If buying as is, be careful getting out of the tub!
It should be noted that this small town was listed in Travel Magazine a few years back, as "One of the Best Small Towns to Celebrate the Fourth of July in". And it truly is. This lovely enclave of mostly Victorian style homes sits proudly along the Delaware River where it once served as a vacation destination for the Philadelphia wealthy and elite.

Now, more often than not, houses are passed down through generations without ever hitting the real estate market. And it takes a little perseverance to find what you're looking for in Riverton.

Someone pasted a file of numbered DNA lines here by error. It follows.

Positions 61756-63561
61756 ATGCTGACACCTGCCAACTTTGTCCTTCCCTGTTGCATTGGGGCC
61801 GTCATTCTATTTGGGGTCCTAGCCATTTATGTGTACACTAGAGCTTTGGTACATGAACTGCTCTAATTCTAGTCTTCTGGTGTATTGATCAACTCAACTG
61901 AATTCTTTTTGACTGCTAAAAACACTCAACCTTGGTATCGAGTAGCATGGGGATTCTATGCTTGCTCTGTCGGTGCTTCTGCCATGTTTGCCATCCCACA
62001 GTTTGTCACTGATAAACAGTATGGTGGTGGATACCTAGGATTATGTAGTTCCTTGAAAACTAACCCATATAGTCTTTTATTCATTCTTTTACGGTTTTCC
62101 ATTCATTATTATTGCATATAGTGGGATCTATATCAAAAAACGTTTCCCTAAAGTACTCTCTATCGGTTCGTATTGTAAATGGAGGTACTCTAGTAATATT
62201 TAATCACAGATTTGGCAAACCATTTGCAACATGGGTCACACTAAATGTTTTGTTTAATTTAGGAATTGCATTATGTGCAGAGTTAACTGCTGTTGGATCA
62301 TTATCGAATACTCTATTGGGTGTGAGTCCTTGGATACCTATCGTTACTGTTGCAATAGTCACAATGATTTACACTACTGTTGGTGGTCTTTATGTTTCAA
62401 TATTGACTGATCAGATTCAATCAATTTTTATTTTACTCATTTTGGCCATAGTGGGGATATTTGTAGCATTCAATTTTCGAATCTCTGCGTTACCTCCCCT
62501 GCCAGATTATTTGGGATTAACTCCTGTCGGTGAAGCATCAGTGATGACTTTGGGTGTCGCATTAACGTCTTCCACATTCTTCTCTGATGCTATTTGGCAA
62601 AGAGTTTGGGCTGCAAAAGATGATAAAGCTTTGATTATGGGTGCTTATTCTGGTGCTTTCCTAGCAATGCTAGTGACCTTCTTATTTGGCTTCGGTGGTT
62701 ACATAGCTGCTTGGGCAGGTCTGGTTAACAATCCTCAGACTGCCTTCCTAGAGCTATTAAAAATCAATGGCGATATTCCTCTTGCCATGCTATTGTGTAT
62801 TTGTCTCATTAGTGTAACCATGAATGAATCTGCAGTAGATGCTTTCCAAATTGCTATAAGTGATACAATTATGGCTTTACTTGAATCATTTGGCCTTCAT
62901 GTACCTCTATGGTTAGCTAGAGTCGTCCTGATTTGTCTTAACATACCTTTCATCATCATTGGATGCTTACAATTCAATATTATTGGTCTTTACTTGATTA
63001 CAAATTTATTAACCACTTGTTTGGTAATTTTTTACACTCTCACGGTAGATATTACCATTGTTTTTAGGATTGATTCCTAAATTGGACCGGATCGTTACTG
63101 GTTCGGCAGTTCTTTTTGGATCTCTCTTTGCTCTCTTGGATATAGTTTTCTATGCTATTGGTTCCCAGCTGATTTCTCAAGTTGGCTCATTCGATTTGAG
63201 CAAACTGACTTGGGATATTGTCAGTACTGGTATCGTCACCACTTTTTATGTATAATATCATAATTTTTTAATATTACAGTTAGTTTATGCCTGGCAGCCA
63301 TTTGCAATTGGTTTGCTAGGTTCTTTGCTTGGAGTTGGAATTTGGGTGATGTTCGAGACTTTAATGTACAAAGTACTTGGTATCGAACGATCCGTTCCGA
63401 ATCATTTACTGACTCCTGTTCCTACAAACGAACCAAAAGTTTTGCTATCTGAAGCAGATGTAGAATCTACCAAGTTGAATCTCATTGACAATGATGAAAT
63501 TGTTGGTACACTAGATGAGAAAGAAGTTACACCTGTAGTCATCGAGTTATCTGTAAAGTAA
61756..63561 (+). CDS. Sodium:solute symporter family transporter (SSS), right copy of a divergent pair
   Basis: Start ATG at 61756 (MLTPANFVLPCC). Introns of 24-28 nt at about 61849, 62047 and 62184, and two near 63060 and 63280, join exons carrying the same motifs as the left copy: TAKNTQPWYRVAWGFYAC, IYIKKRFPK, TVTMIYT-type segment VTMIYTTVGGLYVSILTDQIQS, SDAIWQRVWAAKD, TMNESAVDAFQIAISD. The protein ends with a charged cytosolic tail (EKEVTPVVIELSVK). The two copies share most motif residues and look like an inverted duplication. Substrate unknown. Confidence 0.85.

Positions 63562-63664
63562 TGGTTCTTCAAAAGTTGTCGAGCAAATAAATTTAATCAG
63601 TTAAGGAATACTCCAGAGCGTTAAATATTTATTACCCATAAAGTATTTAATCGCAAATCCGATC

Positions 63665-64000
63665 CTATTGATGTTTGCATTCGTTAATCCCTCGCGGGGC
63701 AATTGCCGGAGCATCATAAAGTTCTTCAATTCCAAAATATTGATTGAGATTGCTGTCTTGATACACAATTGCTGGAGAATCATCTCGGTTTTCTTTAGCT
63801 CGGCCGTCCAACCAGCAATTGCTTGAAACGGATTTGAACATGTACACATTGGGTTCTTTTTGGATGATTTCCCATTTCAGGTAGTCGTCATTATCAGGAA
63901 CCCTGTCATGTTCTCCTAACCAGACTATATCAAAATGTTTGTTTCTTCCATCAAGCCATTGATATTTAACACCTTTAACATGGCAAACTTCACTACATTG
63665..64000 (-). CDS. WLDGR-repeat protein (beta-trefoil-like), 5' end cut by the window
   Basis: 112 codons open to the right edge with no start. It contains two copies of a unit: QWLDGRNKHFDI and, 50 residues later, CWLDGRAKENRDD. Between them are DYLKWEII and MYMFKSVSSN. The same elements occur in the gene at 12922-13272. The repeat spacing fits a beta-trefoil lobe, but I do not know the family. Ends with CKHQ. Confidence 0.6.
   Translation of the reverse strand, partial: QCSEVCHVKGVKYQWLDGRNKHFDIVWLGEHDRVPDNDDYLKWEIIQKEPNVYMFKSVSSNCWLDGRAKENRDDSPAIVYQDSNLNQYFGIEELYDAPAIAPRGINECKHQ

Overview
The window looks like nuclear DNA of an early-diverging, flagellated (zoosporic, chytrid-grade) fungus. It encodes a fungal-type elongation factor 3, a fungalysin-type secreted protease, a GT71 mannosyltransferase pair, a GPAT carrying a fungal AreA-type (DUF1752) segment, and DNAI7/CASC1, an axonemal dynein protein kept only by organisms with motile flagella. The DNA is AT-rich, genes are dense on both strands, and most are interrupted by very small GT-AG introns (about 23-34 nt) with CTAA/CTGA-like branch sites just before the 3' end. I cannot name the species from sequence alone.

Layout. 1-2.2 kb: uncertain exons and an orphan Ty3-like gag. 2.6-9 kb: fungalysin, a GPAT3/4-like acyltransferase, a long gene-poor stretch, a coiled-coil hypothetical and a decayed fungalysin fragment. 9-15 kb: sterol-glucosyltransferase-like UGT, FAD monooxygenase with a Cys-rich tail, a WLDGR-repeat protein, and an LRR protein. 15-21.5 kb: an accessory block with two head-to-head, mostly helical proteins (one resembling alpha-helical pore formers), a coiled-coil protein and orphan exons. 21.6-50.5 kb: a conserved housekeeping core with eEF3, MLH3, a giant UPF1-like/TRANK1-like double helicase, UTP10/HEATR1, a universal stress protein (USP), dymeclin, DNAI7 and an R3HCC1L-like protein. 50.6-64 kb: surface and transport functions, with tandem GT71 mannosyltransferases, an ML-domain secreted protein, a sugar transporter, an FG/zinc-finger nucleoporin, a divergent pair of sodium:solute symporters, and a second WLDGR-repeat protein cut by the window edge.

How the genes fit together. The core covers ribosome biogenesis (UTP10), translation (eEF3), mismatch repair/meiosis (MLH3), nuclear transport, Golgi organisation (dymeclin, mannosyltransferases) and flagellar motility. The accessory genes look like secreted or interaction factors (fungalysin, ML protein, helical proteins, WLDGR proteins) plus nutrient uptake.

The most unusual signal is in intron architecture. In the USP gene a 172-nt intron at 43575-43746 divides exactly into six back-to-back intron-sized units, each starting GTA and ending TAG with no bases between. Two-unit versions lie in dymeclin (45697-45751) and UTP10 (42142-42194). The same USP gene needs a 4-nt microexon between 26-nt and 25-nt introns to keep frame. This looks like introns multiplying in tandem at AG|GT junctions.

So early one February Saturday, the three of us, along with our friend Sandy, spent the afternoon roaming the town for that perfect possibility, when Betty suggested we stop at 505 Main Street to see a house that had just come on the market two days earlier at well below market valvue! But once we pulled onto the ice covered back drive, the reason(s) were apparent before we even got out of the car.

First, and most obvious, was the blue tarp that covered what use to be a roof. We learned latter that a few years back, a heavy snow load had crashed through the weather battered shingles causing major destruction inside. We got out of the car to peek through the windows and were surprised to find that the interior walls were stripped to the studs by water from the collapse that damaged the drywall.

This railing may be the only thing kept in this "gut job"
Broken pipes, knob and tube wiring, and tiles lifted from age and melting snow were strewn around the pitted and collapsing floor boards.
A radiator expansion tank...what could this be turned into?